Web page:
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Literature / The Doll

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Lalka translation  by Bolesław Prus (the pen name of Aleksandfter Głowacki) is regarded by some as the best novel ever written in Polish. First serialized in the newspaper "Kurier Codzienny" (29th September 1887 - 24th May 1889), then published in a book form by Gebethner i Wolff in 1890, it's the story of a Self-Made Man Stanisław Wokulski trying to win the love of an aristocrat Izabela Łęcka, at the same time working out who he actually is and what he actually wants, which is anything but simple.


Being full of social criticism, subtle philosophical arguments (on behalf of positivism) and dickensian episodes, beautifully written, no wonder it became required reading in secondary schools.

It has entered public domain and may be read in its original Polish here.

No relation to the 1919 Lubitsch film.

The Doll contains examples of:

  • Abhorrent Admirer: Grumpy, large and socially awkward Wokulski for Izabela. Also, the sociable Małgorzata Mincel for Wokulski.
  • All Take and No Give: Izabela. In a short time she was actually in a relationship with Wokulski she was definitely the taker.
  • All Issues Are Political Issues: Common trope at the time, because they really were, but Rzecki takes it in a direction of his own and believes All Issues Are Connected To The Bonaparte Issue Somehow.
  • Alone in a Crowd: Wokulski has trouble relating to people, even the normal, common-as-dirt people. He never belongs anywhere.
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  • All of the Other Reindeer: Wokulski was given the treatment as a young salesman, because he spent his nights studying to go to the university.
  • Ambiguous Ending: Wokulski vanishes. He might have killed himself, or left for Paris. Anyone's guess.
  • Angst: Wokulski's internal monologue, over himself and the world in general.
  • Arc Word: "lalka" ("a doll"). Also, Wokulski gets called "crazy" by several unconnected people, for several loosely connected reasons.
  • And Now for Someone Completely Different: The novel has a conventional third-person narrator, but parts of it are taken from "The old salesman's diary", being written by Ignacy Rzecki, whose interpretation of things is rather sadly wrong. Also, he reminisces a lot.
  • As the Good Book Says...: Izabela of all people. She misses the point, though.
  • Badass Bookworm: Wokulski is an alumnus of Szkoła Przygotowawcza and was on his way to becoming an engineer when the Uprising began. He remains interested in science and technology.
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  • Based on a True Story: Think nobody would sue over a doll? It appears someone did, giving Prus the idea for the lawsuit episode as well as the title.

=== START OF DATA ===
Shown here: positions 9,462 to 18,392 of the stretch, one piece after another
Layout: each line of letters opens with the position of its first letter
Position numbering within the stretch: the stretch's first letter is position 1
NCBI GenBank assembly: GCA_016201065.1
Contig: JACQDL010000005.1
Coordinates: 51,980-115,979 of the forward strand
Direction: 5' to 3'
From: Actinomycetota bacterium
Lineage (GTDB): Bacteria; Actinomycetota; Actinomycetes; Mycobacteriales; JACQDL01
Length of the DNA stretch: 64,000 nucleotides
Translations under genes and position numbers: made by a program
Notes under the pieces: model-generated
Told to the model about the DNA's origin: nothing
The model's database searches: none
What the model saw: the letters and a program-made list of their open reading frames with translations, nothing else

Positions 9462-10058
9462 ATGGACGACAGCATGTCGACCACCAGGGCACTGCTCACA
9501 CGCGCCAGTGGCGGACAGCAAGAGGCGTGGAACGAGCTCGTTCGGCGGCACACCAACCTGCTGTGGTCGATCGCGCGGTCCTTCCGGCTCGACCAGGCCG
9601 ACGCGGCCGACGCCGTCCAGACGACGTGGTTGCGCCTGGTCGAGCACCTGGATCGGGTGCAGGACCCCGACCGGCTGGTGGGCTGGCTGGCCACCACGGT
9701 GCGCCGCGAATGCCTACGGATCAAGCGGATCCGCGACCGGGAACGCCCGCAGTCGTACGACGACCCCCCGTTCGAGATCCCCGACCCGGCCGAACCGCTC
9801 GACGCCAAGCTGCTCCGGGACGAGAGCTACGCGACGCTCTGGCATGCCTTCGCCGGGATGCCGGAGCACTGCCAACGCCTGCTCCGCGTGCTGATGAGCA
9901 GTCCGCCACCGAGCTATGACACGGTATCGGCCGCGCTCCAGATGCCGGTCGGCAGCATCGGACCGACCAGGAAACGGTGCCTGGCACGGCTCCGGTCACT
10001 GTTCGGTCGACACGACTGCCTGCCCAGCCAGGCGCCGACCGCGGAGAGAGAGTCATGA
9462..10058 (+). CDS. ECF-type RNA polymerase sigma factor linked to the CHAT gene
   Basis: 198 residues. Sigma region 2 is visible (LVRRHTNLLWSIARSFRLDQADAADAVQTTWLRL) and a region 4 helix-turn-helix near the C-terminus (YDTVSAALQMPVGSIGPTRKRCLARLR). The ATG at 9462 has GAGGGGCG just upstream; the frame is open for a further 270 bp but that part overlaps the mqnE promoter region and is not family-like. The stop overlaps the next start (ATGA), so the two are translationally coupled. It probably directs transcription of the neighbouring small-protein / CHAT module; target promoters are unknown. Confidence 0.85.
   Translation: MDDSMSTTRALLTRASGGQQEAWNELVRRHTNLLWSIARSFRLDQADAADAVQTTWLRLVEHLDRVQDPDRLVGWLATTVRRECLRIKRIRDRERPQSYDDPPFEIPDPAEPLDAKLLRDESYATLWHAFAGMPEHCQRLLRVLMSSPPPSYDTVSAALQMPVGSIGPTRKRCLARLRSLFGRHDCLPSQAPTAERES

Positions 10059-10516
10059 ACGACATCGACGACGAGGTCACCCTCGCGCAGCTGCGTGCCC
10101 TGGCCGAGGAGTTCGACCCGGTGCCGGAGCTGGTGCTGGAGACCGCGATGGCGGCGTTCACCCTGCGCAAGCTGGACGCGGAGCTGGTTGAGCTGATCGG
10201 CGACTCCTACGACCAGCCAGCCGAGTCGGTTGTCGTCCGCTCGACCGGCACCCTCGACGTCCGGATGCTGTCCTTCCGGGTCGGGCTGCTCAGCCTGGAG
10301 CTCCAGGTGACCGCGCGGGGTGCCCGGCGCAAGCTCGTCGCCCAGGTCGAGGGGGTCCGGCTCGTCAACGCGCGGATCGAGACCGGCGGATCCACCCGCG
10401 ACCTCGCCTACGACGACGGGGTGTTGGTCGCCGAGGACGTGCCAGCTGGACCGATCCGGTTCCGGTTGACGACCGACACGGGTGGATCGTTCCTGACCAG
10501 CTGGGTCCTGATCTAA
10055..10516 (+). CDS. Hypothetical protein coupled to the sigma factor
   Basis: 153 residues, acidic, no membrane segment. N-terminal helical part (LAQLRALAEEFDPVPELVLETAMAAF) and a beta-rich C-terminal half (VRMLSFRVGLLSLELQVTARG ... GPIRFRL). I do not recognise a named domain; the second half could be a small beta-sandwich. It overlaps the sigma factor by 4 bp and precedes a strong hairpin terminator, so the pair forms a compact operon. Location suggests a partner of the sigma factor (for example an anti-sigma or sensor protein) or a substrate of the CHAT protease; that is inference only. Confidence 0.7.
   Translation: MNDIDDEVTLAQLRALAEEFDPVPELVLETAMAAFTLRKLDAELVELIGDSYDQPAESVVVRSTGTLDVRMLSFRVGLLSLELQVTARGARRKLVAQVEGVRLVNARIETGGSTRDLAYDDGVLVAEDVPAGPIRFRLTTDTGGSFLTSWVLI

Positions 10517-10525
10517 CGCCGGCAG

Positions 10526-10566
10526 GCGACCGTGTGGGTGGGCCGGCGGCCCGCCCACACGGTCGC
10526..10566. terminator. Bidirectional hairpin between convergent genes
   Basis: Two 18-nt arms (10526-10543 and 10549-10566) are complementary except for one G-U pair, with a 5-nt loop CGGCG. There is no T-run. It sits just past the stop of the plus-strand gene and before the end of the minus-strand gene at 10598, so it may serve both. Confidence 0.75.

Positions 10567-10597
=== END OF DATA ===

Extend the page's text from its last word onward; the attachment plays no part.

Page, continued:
• The Beautiful Elite: Izabela's circles.
  • Beauty = Goodness: Averted, with an exception for Helena Stawska. Izabela only has beauty, and Wokulski - only the troubled goodness. Most characters are neither here nor there, but Izabela cannot comprehend that Wokulski - who's most emphatically not her type - can be a genuine person with feelings, and not a villain or a device to make her rich and respected.
  • Bilingual Backfire: "Farewell, miss Iza."
  • Bilingual Dialogue: Any conversation with Grossmutter, who only speaks German.
  • Brain Fever: After his final heartbreak Wokulski spends several weeks in bed.
  • Brainless Beauty: Izabela is an etherical, graceful beauty. She's also unable to see anything for what it is, not how it looks like.
  • Cannot Talk to Women: Stanisław Wokulski usually has no problem talking to women, but most of his conversations with Izabela turn out disastrous - at least, so he thinks.
  • The Casanova: Starski.
  • Category Traitor: Szlangbaum, A Friend in Need of Wokulski's, abused by his coworkers as a Jew, would convert if not for his fear of being branded this.
  • The Charmer: Mraczewski, who works in Wokulski's shop and could sell sand to Beduins
  • Chronic Hero Syndrome: As much as he Angsts about it (and he does a lot), Wokulski keeps helping random people. Mostly financially.
  • Crazy Jealous Guy: If Wokulski is around, don't try and give Izabela looks. He will destroy you the best he can.
  • Creature of Habit: Rzecki's bedroom and his morning routine haven't changed in twenty five years. He's been planning a vacation for all this time and never got around to taking it.
  • The Dandy: The young male part of The Beautiful Elite. Wokulski tries to be one for Izabela.
  • Deadpan Snarker: Doctor Szuman and Mrs Meliton have both got the fuzzy end of the lolly in their respective lives, making them rather snarky.
  • Death by Despair: Ignacy Rzecki falls ill after Wokulski's dissapearance and Napoleon the Third's death. He thinks it's because he's practically retired and hasn't much to do, Szuman says it's heart disease. Whatever it is, he dies of it in the last chapter.
  • Death Seeker: Wokulski has these moments. He does try suicide later in the book, but is rescued.
  • Desperately Looking for a Purpose in Life: Ochocki says he does. Might be simply bored out of his skull.
  • The Determinator: Deconstructed a bit. Wokulski does not give up. Ever. Until he finally does, over something personally painful, but actually quite minor and easily foreseen.
  • Disproportionate Retribution: Rude or insensitive remarks on the topic of Izabela have cost one man his job and another his tooth.